Kincade fire containment now 86 percent
Firefighters raised the containment on the Kincade fire to 86% Tuesday night, reporting steady progress in efforts to encircle Sonoma County’s largest blaze.
Cal Fire still expected the 77,758-acre blaze to be fully contained by Thursday.
The Kincade fire sparked about 9:30 p.m. two weeks ago in the vicinity of a malfunctioning PG&E transmission tower near The Geysers geothermal plant in north Sonoma County. Since then, it has destroyed 374 buildings, including 174 homes and 11 businesses, and prompted the largest evacuation in county history. But after the strong winds from last week calmed down, firefighters have made significant progress in tackling the blaze.
The growing containment marks “the measurement of our confidence in the line,” said Cal Fire Battalion Chief Marshall Turbeville. Inside the fire zone — which includes about 120 square miles — 405 structures remain threatened, including 350 homes, although the threat was minimal, Turbeville said.
The progress on the fire allowed hundreds of firefighters to head home, dropping the firefighting force to 1,399 from the peak of 5,245.
Meanwhile, fewer than 700 customers remained without natural gas as of Tuesday night, said PG&E spokeswoman Deanna Contreras. Contreras said those customers likely are vacant premises, so the utility will move to an appointment system to restore gas. Customers without gas should call 800-PGE-5000 to make an appointment for crews to come restore service.
The company turned off gas to 24,600 customers Oct. 27 during the fire as a precaution. It came at a time of freezing morning temperatures and left many without heat for several days. Residents have complained they’ve felt forced to stay home for days, fearing they would miss utility crews and further delay getting their gas back on.
As of Tuesday night, about 500 customers inside the fire zone remained without electricity. About 1,400 customers in the area lost power last week because of the damage the Kincade fire inflicted on PG&E’s infrastructure. Cal Fire allowed PG&E to access different areas in the fire zone to assess damage, make repairs and restore power to affected customers.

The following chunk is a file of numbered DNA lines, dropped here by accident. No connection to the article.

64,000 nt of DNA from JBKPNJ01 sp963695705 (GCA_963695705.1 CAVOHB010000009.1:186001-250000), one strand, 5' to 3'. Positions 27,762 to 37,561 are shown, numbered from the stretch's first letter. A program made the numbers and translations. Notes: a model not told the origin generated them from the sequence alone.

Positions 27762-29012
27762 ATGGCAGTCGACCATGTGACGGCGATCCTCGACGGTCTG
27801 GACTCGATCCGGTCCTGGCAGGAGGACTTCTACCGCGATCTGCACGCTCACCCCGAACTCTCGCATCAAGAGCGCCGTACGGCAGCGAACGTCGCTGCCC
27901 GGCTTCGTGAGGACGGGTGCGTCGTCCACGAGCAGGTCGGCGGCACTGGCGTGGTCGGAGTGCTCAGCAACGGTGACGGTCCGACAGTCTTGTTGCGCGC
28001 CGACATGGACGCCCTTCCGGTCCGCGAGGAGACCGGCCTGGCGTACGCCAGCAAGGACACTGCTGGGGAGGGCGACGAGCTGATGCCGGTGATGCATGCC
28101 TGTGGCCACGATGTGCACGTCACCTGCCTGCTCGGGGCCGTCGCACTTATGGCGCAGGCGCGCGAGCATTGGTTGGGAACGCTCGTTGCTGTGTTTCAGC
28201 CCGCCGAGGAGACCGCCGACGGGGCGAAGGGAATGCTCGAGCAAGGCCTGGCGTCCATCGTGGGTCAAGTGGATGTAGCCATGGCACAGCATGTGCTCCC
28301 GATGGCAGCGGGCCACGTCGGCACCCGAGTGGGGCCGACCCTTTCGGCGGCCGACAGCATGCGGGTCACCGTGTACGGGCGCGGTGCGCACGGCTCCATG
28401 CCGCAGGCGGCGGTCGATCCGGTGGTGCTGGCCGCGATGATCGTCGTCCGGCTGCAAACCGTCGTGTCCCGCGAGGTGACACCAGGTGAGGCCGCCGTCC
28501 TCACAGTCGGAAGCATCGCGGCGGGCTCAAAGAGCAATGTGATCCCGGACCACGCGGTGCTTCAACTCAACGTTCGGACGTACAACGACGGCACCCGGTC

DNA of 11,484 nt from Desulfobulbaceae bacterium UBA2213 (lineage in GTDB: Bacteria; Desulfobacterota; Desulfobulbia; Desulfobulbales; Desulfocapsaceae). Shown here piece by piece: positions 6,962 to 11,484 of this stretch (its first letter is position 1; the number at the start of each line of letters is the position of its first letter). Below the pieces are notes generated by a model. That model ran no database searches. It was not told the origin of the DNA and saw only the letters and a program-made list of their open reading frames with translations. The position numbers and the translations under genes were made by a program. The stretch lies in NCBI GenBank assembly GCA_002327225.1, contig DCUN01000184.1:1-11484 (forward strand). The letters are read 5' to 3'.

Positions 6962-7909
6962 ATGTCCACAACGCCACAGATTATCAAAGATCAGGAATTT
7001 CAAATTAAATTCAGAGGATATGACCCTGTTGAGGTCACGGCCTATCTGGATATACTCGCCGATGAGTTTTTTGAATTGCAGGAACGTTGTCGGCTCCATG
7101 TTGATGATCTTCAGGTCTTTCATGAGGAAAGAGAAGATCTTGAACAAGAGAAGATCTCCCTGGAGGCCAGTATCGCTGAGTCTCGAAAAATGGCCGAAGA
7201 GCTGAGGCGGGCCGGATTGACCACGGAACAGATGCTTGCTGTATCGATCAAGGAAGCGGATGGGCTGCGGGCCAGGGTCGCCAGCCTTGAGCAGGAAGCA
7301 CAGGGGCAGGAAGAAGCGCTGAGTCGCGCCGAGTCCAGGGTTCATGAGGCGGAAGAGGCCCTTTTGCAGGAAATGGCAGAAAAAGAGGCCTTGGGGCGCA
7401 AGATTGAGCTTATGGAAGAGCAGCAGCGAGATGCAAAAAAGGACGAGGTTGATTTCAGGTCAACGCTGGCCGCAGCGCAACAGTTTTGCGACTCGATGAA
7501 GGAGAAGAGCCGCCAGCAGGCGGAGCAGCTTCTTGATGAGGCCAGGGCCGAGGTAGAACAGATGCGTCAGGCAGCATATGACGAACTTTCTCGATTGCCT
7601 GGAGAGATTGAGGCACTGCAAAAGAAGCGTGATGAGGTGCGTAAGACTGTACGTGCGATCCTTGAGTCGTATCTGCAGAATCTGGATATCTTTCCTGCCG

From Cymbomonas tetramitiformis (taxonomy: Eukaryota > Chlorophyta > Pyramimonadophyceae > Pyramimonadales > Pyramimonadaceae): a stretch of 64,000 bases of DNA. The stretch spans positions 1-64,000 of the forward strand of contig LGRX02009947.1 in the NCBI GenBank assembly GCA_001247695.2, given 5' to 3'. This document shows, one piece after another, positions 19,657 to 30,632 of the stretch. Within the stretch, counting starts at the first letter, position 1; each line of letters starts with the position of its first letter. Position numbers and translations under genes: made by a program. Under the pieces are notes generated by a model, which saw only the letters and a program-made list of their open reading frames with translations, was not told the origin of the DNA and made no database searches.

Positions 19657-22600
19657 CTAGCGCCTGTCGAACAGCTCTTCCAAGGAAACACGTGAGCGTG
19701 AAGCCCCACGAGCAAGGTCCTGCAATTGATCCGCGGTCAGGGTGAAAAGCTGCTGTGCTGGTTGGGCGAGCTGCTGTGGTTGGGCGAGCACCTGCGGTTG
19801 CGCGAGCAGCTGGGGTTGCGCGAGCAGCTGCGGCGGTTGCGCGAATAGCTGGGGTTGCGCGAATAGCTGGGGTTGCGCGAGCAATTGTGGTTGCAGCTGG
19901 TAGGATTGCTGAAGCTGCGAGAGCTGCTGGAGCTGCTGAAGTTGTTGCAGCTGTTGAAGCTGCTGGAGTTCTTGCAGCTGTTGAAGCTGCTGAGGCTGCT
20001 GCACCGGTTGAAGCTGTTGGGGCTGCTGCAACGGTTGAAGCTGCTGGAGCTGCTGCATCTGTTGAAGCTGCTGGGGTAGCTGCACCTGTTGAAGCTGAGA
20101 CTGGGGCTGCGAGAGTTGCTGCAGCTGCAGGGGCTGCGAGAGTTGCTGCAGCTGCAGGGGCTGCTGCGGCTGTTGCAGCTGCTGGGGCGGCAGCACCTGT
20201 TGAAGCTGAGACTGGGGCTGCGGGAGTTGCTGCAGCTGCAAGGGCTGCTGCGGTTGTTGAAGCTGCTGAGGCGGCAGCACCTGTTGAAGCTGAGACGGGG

The remaining evacuation orders on communities inside the fire zone were lifted Sunday. Now, Sonoma County officials are working to hire a contractor that will remove household hazardous waste from properties burned by the Kincade fire, at no cost to the owners. The cleanup will begin Nov. 12 and may take up to three weeks to complete, the county said in a news release Tuesday.
The Sonoma County Board of Supervisors approved several motions Tuesday to help Kincade fire survivors, including extending special land use rules to help rebuilding efforts.
The rules were first implemented after the 2017 North Bay fires that killed 24 people and destroyed more than 5,300 homes. Fire victims whose properties were damaged or destroyed will be allowed to live in RVs during rebuilding. Occupancy limits on farmworker housing will also be suspended, and new vacation rentals in the fire zone will be prohibited.
On Tuesday, there was no serious work for firefighters along the west side of the fire line, down the more populated Highway 101 corridor, so the bulk of them continued to work the far northeast side, including where the fire burned across county lines, torching 523 acres in Lake County. Firefighters continued to check for still‑burning tree stumps and other hot spots but also repaired hillsides and land chewed up by the fire and firefighting equipment, aiming to reduce erosion come the rainy season.
Unsurprisingly, fire officials said, one of the fire’s consequences is an increase in phone calls from people reporting smoke and possible fire. Firefighters from Geyserville and Healdsburg said they’ve been checking out such calls in the past several days, but none have been serious and several have turned out to be smoke from inside the fire zone.
“People are sensitive now to new fires. They’re worried and rightfully so,” Turbeville said. “It’s dry, like summer. People are just being real vigilant.”
Staff Writer Tyler Silvy contributed to this report. You can reach Staff Writers Randi Rossmann at 707‑521-5412 or email@example.com and Chantelle Lee at 707-521-5337 or firstname.lastname@example.org.